The bovine equivalent of measles, rinderpest is described in ancient Chinese writings and in documents from the Roman Empire. It hobbled Charlemagne when he moved herds to support his armies in the 8th century. When it entered Ethiopia in 1889, it caused starvation that killed one-third of the country’s human population, even though the microbe does not infect people.
Even in communities that do not depend on herding for their livelihood, rinderpest could be lethal because it killed draft animals and disrupted agriculture.
“This is quite a momentous occasion for humanity,” said Juan Lubroth, chief veterinary officer of the U.N. Food and Agriculture Organization (FAO), which next month at its headquarters in Rome will officially declare the disease eradicated.
William R. White, a rinderpest expert at the U.S. Department of Agriculture, said: “The suffering that this disease has caused through the millennia is incredible. This is probably the greatest achievement in veterinary medicine.”
Rinderpest, which means “cattle plague” in German, is highly contagious and has a fatality rate of about 80 percent. It is the only animal disease to have been eradicated; smallpox occurs only in human beings.
Clean bill of health
The World Organization for Animal Health, at its annual meeting in Paris on Wednesday, accepted documentation from the last 14 countries that they were now free of rinderpest. The organization, which goes by its French acronym, OIE, was started in 1924 in response to a rinderpest importation in Europe.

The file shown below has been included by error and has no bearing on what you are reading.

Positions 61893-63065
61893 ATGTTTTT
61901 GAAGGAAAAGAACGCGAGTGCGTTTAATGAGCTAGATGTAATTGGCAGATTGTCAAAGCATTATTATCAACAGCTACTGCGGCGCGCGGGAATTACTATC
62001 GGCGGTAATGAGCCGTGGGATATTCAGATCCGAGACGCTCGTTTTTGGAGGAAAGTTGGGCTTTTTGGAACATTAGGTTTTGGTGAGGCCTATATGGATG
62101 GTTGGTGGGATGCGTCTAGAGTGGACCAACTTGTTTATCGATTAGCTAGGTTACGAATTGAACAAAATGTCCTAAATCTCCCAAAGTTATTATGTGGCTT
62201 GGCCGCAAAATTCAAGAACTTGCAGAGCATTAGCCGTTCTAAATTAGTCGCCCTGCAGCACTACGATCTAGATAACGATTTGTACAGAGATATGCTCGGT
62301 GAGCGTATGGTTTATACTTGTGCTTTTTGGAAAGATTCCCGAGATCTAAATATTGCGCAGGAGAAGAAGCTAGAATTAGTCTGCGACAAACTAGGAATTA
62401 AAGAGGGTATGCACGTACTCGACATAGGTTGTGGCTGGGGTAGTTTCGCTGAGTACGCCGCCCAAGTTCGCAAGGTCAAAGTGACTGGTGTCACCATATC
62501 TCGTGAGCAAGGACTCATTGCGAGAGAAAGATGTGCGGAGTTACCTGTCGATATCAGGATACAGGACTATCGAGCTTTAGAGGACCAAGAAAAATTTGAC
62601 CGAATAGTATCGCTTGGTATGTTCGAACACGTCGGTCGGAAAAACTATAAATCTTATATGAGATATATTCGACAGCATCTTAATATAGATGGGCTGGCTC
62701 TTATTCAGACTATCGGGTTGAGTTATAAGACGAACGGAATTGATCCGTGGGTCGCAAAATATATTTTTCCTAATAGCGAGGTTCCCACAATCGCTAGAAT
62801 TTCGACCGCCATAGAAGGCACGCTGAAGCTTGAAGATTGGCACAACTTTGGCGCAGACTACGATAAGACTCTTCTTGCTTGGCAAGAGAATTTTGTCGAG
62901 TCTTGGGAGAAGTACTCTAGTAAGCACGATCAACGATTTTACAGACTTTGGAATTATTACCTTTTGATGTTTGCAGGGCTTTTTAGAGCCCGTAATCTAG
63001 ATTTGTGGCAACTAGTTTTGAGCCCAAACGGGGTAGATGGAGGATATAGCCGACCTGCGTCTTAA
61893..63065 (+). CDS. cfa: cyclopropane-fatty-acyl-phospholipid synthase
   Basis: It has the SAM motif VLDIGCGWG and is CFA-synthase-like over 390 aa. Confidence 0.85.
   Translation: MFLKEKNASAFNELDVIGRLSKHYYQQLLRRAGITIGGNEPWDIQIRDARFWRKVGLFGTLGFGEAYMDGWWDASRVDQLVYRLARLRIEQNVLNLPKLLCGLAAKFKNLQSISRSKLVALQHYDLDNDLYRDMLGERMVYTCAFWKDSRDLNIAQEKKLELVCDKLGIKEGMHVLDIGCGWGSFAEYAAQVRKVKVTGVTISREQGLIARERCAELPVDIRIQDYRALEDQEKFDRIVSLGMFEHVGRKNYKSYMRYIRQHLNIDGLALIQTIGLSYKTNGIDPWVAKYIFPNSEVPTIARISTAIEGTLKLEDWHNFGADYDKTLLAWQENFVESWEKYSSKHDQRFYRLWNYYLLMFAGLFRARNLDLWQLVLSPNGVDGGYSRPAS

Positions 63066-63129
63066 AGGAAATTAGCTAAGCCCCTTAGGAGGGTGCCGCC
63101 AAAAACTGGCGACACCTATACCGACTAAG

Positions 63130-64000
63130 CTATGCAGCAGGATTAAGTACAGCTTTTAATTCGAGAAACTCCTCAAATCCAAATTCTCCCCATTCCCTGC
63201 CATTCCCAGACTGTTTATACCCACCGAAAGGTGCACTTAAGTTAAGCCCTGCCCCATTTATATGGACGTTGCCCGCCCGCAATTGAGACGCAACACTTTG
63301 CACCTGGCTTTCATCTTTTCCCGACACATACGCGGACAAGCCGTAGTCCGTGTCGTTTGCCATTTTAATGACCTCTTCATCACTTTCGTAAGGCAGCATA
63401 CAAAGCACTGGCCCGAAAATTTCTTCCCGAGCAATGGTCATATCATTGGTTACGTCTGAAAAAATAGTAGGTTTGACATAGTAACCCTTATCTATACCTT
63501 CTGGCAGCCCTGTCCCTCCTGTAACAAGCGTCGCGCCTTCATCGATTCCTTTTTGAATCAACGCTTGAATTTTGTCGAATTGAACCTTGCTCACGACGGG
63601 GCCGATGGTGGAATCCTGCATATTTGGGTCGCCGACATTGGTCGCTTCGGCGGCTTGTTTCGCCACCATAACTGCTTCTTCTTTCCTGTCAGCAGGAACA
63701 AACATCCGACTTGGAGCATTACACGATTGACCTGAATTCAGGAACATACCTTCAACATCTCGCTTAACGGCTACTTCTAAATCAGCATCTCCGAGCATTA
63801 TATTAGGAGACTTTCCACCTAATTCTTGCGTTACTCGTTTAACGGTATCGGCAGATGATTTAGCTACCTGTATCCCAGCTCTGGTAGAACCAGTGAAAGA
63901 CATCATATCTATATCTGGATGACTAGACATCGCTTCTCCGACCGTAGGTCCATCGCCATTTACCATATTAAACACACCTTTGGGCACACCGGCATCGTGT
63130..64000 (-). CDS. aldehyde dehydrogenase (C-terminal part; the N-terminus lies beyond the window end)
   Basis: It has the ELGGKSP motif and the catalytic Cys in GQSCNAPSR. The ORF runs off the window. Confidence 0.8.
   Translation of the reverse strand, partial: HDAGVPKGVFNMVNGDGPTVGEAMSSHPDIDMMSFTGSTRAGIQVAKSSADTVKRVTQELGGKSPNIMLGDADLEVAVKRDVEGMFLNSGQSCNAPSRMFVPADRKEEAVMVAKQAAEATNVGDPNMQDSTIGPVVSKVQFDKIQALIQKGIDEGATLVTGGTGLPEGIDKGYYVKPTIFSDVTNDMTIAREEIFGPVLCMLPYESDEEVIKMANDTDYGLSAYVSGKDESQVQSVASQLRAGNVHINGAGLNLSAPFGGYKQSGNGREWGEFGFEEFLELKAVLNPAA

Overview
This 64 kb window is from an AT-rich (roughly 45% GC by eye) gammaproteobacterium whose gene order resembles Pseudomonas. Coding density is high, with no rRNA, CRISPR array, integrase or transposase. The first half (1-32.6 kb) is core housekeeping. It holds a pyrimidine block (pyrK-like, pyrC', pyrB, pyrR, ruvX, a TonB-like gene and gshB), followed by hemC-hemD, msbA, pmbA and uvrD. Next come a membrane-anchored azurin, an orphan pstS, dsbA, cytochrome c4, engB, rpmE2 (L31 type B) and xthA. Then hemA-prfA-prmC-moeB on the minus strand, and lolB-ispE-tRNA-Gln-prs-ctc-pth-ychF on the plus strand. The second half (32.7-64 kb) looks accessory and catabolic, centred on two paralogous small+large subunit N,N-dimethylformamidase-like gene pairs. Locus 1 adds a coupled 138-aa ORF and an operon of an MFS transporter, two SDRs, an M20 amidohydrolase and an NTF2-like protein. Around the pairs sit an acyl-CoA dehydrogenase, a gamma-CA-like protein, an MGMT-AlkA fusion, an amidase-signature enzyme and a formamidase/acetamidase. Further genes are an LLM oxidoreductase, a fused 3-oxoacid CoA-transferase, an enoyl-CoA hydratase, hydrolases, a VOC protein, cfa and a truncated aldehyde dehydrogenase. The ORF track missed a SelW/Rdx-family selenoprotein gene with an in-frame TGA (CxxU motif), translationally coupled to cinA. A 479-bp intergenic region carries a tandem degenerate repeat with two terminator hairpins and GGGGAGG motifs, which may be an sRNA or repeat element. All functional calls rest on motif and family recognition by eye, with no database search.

The most recent recorded outbreak occurred in Kenya in 2001. Much of the past decade has been spent looking for new cases, in domesticated animals and in the wild, wandering herds of ungulates, or hoofed animals, in East Africa. The last place of especially intense surveillance was Somalia, where the final outbreak of smallpox occurred in 1977.
“There are a huge number of unsung heroes in lots of countries that made this possible,” said Michael Baron, a rinderpest virologist at the Institute for Animal Health in Surrey, England. “In most places, they were ordinary veterinary workers who were doing the vaccination, the surveillance, the teaching.”
Ridding the world of other infectious diseases, however, has proved even more difficult.
Smallpox eradication took 11 years of intensive effort and was aided by a hard-to-miss rash that made finding cases easy. The effort to eradicate polio, launched in 1988, has proved far more arduous. It is now 11 years past its original deadline, with the virus — which in most cases causes no obvious symptoms — still circulating in eight countries. An effort to eradicate malaria failed spectacularly in the 1950s.